I am not sure why I bought this book. The history of western Europe after the war does not exactly seem the most fun to hear portion of human history; in fact, one would expect a lot of economic numbers about what Europe rebuild while all of the interesting historical stuff was happening in Russia, the US or in Asia.
Certainly true, western Europe is not just economic growth but there was a lot going on at the time. First, these were the times were the foundations of the European Union were put into place. As a French, I always took that as a given and view the Germans as some of the friendliest in Europe (certainly more than the French). Nothing like that post-war, I did not know that, even in the fifties and sixties, the German government acted to stop the prosecution of known nazis or that a third of Germans had favorable views of Hitler (of course, that's very different now!). Second, I did not realize the general cultural boom all across Europe, specially given the current constant hammering of American pop culture in modern Europe. Third, there is a lot of dark history to be learnt from eastern Europe and its complete abandonment by the western countries.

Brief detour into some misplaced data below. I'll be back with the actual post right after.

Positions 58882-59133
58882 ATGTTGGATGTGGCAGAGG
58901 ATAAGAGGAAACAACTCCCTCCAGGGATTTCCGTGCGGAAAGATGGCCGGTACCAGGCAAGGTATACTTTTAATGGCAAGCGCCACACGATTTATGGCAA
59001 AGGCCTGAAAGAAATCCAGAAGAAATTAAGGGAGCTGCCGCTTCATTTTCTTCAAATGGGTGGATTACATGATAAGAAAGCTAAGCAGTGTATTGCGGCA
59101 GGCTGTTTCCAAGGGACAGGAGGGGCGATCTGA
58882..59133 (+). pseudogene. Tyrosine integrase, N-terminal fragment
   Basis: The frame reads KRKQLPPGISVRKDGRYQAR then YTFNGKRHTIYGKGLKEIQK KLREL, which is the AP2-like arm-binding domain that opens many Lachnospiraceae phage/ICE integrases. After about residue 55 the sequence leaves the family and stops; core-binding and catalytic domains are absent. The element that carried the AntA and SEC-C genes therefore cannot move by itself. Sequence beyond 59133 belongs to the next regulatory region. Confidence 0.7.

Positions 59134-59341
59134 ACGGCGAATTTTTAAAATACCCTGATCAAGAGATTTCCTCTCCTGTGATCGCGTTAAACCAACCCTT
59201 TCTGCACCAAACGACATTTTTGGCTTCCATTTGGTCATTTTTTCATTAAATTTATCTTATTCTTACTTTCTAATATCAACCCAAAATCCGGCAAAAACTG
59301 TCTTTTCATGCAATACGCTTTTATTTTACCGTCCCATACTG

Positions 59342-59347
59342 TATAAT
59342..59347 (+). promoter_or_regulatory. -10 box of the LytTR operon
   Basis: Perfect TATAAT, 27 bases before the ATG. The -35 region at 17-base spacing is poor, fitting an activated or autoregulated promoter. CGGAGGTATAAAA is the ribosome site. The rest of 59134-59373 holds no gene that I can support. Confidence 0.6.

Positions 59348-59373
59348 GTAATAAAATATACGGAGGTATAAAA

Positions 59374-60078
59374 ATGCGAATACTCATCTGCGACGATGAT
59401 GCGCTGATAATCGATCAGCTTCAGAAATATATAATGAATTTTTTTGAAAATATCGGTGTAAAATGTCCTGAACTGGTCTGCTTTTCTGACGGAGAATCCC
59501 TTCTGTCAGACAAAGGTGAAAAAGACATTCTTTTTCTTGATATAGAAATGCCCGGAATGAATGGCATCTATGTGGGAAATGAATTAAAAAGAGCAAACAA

The greatness of the book is the material is delivered in a very lively manner, in a way that is very accessible to a history layman. The only possible cost of this is that the economic history has certainly taken the back seat, and (while this is just my opinion) it seems that most of western history is due to politicians rather than the evermore inter-connected business world.
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